It's a Micro World after all is a blog dedicated to discussing pretty much whatever I feel like. When I delve into scientific matters it will primarily be discussing microbiology (agricultural, bioenergy, and environmental focus). Otherwise, I'll probably ramble on about sports and life.
My posts are presented as opinion and commentary and do not represent the views of LabSpaces Productions, LLC, my employer, or my educational institution.
Please wait while my tweets load
I am fascinated by some of the naming conventions I come across when looking at new bacterial species. Having cultured, and identified novel organisms myself (currently working up four novel strains), I always find this subject fascinating, so much so that I've blogged this topic once before. Most times the names given to these organisms are very conservative, but sometimes the people who have identified them get "creative" … or the names themselves just turn out to be amusing to me.
So, I’ve collected a handful here to giggle over.
Case #1: Fervidicoccus fontis - http://ijs.sgmjournals.org/cgi/content/full/60/9/2082
Fervidicoccus (Fer.vi'di.coc'cus. L. adj. fervidus hot; L. masc. n. coccus a berry and, in biology, a coccoid cell; N.L. masc. n. Fervidicoccus coccus which grows at high temperatures).
fontis (fon'tis. L. gen. masc. n. fontis of a spring or fountain, referring to the isolation of the type strain from a terrestrial hot spring).
Translation: hotberry fountain.
Case #2: Bacillus nealsonii - http://ijs.sgmjournals.org/cgi/reprint/53/1/165
Bacillus nealsonii (neal’son.i.i. N.L. gen. n. nealsonii referring to Kenneth H. Nealson, a well-known American microbiologist).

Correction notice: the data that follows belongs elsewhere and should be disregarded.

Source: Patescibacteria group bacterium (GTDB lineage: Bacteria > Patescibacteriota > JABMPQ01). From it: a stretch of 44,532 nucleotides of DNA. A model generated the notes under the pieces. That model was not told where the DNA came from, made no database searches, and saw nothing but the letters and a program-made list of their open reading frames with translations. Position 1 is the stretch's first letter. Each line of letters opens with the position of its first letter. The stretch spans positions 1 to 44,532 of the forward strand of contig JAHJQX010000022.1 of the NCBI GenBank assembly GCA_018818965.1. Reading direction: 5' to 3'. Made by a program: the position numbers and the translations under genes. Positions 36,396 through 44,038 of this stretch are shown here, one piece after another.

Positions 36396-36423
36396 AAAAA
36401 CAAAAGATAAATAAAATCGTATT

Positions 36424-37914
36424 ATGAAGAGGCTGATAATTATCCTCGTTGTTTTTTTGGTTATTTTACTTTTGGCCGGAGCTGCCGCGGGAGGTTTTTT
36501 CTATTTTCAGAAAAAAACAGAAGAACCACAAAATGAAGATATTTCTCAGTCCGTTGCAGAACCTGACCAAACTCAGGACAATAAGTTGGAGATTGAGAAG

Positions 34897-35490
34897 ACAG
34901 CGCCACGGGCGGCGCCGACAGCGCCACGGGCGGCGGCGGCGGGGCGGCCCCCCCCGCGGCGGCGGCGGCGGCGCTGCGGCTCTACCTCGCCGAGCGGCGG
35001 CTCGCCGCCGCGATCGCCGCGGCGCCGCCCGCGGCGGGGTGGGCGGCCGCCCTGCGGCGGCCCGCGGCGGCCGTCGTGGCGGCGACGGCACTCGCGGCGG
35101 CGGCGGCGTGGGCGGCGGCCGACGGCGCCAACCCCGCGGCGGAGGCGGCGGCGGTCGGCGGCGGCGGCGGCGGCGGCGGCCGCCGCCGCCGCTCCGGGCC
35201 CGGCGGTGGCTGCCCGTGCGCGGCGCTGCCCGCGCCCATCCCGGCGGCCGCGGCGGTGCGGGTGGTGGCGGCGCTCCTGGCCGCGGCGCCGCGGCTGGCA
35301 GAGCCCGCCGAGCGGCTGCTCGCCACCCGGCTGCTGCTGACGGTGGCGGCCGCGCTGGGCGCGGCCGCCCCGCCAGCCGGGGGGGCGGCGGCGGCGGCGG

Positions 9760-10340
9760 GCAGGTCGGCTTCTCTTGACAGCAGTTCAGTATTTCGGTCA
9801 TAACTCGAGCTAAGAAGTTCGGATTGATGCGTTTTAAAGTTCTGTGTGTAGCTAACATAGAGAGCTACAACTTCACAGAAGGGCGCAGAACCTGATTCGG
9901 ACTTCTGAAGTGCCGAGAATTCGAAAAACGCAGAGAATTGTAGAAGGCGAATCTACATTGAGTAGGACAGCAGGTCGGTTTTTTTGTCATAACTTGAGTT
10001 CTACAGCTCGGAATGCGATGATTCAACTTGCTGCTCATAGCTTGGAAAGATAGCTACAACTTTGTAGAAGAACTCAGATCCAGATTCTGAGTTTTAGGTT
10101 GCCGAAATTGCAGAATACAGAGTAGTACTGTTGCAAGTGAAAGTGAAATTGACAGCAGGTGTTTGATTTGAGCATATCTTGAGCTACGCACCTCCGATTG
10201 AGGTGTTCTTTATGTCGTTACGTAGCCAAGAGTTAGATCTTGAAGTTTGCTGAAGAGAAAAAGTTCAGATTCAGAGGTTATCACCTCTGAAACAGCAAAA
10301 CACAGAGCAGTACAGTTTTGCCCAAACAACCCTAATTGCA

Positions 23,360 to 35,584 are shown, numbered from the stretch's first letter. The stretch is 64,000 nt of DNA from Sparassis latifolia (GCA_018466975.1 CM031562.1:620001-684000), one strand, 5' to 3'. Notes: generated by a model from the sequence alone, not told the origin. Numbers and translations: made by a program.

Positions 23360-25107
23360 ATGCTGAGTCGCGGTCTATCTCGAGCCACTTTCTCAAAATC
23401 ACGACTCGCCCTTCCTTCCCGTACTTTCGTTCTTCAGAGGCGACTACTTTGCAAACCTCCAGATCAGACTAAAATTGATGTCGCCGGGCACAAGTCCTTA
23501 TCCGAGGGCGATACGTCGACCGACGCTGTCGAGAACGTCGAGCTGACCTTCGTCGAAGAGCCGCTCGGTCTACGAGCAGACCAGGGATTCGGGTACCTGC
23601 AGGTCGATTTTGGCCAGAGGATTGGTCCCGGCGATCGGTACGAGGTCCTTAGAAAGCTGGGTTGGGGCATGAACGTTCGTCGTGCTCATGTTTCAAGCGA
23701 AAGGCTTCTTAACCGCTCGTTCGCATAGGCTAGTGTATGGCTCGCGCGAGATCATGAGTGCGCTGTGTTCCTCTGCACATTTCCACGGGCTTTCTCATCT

I have no idea who Kenneth Nealson is by the way.
Case #3: Legionella drancourtii - http://ijs.sgmjournals.org/cgi/content/full/54/3/699
Legionella drancourtii (dran.cour'ti.i. N.L. gen. n. drancourtii in honour of Michel Drancourt for his work on intracellular micro-organisms, especially Rickettsiae).
As with Kenneth Nealson, the same goes with Michel Drancourt.
Case #4: Cryptococcus anemochoreius - http://ijs.sgmjournals.org/cgi/content/full/56/11/2703
Cryptococcus anemochoreius (a.ne.mo'cho.rei.us. Gr. n. anemos wind; Gr. adj. choreios of, or belonging to, a dance; N.L. masc. adj. anemochoreius referring to the windblown nature of the isolate).
Translation: Wind dancer.
Case #5: Chryseobacterium gregarium - http://ijs.sgmjournals.org/cgi/content/full/58/5/1069
Chryseobacterium gregarium (gre.ga'ri.um. L. neut. adj. gregarium belonging to the flock/herd; an ordinary species of the genus).
It appears to be somewhat common to name microorganisms after individuals. I've seen microorganisms named after professors, "famous" microbiologists, wives, wives of "famous" microbiologists. I haven't seen microorganisms named after rock stars ... I guess we leave that up to arachnologists (is there even such a thing?).
So has anyone else come across a microorganism (or any organism for that matter) with a weird name?
This post has been viewed: 407 time(s)
It only took one comment to drag this post into the gutter. It's a new record!
Hey, gotta keep it classy. I loathe people who name stuff after themselves or others as a mode of asskissing.
Rift, that is indeed a very cool name!
GR, I do intend on naming one of the organisms I've found after someone ... of course she happens to be my goddaughter, so I don't think that'd qualify as ass-kissing. My boss suggested I name one of them after my wife (at the time). I'm thinking that's akin to getting your significant others name tattoo'd onto your body ... it never ends up the way you think it will (unless of course you're thinking it'll lead to a crumbling of the relationship and then you're spot on)!
Named after the midichlorians in Star Wars
I could swear I have seen a bacterium named after a rock star, but I can't remember where I saw it.
CK, hands down ... the best name for a microbe I've seen yet!
Thanks! If you haven't read this paper, check it out, it has some good ones:
Truper, HG (1999) How to name a prokaryote? FEMS Microbiology Reviews 23(2): 231-249.